California Will Be First State With Its Own Privacy Regulator

  • New agency to assume bulk of enforcement role
  • Law will apply to data collected beginning in 2022

The California Privacy Protection Agency will be the first of its kind tasked solely with enforcing privacy laws.

While the Federal Trade Commission can go after companies employing deceptive practices—such as including misleading statements in their privacy policy—it doesn’t have a singular focus on privacy like the California agency that will be created under the measure (Proposition 24) approved by voters Tuesday.

“It’s going to be on the lookout for violations,” said Cathie Meyer, a cybersecurity and privacy attorney at Pillsbury Winthrop Shaw Pittman LLP in Los Angeles. “We will see an uptick in investigations and potentially enforcement actions once this new agency is set up.”

The agency will enforce the California Consumer Privacy Act, which the state Legislature passed in 2018, giving Californians the right to know what personal information is being collected about them and ask that it be deleted.

A new category for sensitive personal information is part of the ballot measure and includes biometric identifiers, sexual orientation, and precise geolocation, among other data. The measure also expands the types of data breaches for which consumers can sue companies to include email addresses and password combinations.

Businesses that handle large amounts of data will potentially face penalties if they don’t comply. The new agency can levy administrative fines of up to $2,500 per violation or $7,500 per intentional violation or violation involving those under 16 years old.

“Establishing a unique agency to enforce privacy rights is a direction we’ll see some other states go in,” said Reece Hirsch, co-head of Morgan, Lewis & Bockius LLP’s privacy and cybersecurity practice. “We haven’t seen that kind of approach in the U.S.”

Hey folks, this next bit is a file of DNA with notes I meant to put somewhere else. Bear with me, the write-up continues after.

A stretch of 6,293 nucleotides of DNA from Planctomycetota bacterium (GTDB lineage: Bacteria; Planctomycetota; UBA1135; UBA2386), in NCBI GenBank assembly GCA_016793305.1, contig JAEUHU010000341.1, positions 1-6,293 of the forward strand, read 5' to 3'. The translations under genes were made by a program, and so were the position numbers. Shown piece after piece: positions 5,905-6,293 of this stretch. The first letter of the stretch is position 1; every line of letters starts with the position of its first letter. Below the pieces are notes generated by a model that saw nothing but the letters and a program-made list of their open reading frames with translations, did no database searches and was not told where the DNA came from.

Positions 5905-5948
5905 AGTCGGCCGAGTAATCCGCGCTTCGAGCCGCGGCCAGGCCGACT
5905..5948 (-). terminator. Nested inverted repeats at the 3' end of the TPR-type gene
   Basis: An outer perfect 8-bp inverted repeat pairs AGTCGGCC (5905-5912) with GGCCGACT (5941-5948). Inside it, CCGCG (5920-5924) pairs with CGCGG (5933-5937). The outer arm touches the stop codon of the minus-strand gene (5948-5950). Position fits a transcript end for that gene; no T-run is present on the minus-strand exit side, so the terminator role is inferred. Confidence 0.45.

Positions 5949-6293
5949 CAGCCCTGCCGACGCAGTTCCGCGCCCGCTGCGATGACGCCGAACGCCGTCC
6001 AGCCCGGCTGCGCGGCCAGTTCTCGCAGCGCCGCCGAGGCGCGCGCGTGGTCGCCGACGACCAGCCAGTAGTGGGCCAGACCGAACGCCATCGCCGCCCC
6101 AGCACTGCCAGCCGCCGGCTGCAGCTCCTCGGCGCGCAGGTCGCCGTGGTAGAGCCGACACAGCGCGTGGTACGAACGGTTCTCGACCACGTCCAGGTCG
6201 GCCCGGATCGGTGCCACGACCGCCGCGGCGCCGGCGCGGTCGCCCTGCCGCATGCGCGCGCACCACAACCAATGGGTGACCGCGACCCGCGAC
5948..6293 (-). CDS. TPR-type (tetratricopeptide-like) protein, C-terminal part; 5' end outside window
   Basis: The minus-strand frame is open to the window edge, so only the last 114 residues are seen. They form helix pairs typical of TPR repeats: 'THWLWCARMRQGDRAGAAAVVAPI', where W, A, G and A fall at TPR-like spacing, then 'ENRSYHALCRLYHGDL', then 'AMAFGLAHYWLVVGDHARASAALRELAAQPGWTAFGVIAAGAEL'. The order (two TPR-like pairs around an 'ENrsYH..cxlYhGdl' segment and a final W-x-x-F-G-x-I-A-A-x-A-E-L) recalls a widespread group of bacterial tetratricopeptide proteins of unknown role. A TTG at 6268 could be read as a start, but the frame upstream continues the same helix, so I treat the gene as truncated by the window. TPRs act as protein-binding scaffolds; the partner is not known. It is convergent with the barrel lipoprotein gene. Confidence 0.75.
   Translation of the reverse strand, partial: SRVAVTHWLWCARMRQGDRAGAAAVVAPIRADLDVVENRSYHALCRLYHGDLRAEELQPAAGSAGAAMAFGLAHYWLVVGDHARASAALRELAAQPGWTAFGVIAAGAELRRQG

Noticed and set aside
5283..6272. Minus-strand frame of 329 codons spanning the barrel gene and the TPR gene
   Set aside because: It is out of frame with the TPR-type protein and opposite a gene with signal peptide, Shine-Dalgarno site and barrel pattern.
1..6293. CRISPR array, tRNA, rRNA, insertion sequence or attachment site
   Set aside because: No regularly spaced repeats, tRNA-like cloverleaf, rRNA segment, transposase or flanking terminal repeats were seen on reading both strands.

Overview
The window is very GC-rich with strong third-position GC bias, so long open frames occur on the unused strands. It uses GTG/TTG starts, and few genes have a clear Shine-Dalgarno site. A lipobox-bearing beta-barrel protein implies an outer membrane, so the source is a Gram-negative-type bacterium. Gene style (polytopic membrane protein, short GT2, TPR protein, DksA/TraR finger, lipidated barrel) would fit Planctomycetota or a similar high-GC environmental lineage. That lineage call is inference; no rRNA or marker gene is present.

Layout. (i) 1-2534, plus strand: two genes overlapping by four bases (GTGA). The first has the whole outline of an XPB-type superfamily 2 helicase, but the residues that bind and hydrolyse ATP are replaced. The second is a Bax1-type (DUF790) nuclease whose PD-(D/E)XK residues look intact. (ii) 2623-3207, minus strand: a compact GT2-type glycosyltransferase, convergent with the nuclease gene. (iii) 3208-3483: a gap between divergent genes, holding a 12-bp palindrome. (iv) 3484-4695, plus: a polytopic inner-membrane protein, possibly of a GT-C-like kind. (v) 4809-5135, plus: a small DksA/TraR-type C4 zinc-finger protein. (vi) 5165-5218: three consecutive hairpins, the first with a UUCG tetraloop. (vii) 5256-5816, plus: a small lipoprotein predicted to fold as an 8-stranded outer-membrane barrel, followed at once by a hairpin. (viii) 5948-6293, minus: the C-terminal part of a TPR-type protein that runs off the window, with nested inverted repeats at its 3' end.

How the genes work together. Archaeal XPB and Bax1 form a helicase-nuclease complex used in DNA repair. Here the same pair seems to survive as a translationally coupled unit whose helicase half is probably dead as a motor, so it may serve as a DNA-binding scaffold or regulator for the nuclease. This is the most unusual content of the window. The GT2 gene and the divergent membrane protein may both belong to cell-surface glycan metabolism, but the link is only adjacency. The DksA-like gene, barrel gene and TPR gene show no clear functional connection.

Whether and how quickly other states follow California’s lead may depend on how smoothly the agency becomes established before it begins regulating companies on Jan. 1, 2023, attorneys say.
The new agency will be overseen by a five-member board with expertise in privacy, technology, and consumer rights. Members will be appointed by the governor and other elected state officials. It’s set to receive $5 million its first fiscal year and $10 million in each subsequent fiscal year from the state’s general fund.

That funding may quickly be consumed by personnel, administrative, and other startup costs, said Jen King, director of consumer privacy at Stanford Law School’s Center for Internet and Society.

“I fear it’s not enough to get off the ground,” King said. “This new agency could be a new leader for the nation” if sufficiently funded and implemented, she said.

Ireland’s Data Protection Commission, by contrast, had a 2020 budget of 16.9 million Euros, or about $20 million, and a staff of 150, according to a commission spokeswoman.

Alastair Mactaggart, the Bay Area real estate developer who largely financed the ballot initiative, said having money set aside for the agency will help avoid “appropriation fight sessions” in the state Legislature that could hobble it financially.

The agency, unlike European data protection authorities, can decide whether it wants to investigate a particular case, said Caitlin Fennessy, research director of the International Association of Privacy Professionals. It will be required to hold off on an administrative action or investigation if the state attorney general wants to proceed with an investigation or civil action, according to the measure.

Path Forward

The attorney general’s office will loan the new agency lawyers while it’s being established. State legislators likely will have to amend ballot initiative language to remove loopholes in the law, said Jackson Lewis P.C. associate Jerel Pacis Agatep.

But even with potential hiccups, the new agency will require companies to remain vigilant about their data practices.

“California is already pretty far out ahead,” said Justin Yedor, an associate at McGuireWoods LLP in Los Angeles. “Most states don’t even have the laws that would apply, let alone a regulator solely devoted to enforcing those laws.”

The agency could serve as a blueprint for other states. Seventeen states have considered similar privacy measures, and it’s possible they would try to align more closely with California’s law, said Dominique Shelton Leipzig, co-chair of Perkins Coie LLP’s ad tech privacy and data management practice.

“Almost every state in the country has been in communication with our California folks to look at the model,” she said.

To contact the reporter on this story: Jake Holland in Washington at jholland@bloombergindustry.com

To contact the editor responsible for this story: Keith Perine at kperine@bloomberglaw.com

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